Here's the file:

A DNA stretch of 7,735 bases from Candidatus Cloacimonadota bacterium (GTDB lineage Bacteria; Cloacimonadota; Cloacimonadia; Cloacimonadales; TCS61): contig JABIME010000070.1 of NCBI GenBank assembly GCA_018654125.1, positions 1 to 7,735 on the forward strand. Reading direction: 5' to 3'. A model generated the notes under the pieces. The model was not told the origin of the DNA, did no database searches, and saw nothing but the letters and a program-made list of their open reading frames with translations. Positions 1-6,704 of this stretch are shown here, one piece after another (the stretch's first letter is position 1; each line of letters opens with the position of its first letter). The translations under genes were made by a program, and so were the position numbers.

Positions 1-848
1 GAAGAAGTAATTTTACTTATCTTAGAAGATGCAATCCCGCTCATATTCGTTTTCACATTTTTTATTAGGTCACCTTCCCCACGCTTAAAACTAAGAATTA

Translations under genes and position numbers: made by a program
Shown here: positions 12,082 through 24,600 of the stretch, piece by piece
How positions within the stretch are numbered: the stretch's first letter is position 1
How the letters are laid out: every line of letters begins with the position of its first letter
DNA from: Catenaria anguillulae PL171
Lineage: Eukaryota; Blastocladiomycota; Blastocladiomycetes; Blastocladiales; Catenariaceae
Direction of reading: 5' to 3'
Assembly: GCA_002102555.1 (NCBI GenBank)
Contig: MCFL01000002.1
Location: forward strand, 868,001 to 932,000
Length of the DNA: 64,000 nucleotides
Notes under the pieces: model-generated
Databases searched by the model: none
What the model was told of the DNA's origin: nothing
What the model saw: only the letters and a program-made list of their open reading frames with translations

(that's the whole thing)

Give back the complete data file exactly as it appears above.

A DNA stretch of 7,735 bases from Candidatus Cloacimonadota bacterium (GTDB lineage Bacteria; Cloacimonadota; Cloacimonadia; Cloacimonadales; TCS61): contig JABIME010000070.1 of NCBI GenBank assembly GCA_018654125.1, positions 1 to 7,735 on the forward strand. Reading direction: 5' to 3'. A model generated the notes under the pieces. The model was not told the origin of the DNA, did no database searches, and saw nothing but the letters and a program-made list of their open reading frames with translations. Positions 1-6,704 of this stretch are shown here, one piece after another (the stretch's first letter is position 1; each line of letters opens with the position of its first letter). The translations under genes were made by a program, and so were the position numbers.

Positions 1-848
1 GAAGAAGTAATTTTACTTATCTTAGAAGATGCAATCCCGCTCATATTCGTTTTCACATTTTTTATTAGGTCACCTTCCCCACGCTTAAAACTAAGAATTA

Translations under genes and position numbers: made by a program
Shown here: positions 12,082 through 24,600 of the stretch, piece by piece
How positions within the stretch are numbered: the stretch's first letter is position 1
How the letters are laid out: every line of letters begins with the position of its first letter
DNA from: Catenaria anguillulae PL171
Lineage: Eukaryota; Blastocladiomycota; Blastocladiomycetes; Blastocladiales; Catenariaceae
Direction of reading: 5' to 3'
Assembly: GCA_002102555.1 (NCBI GenBank)
Contig: MCFL01000002.1
Location: forward strand, 868,001 to 932,000
Length of the DNA: 64,000 nucleotides
Notes under the pieces: model-generated
Databases searched by the model: none
What the model was told of the DNA's origin: nothing
What the model saw: only the letters and a program-made list of their open reading frames with translations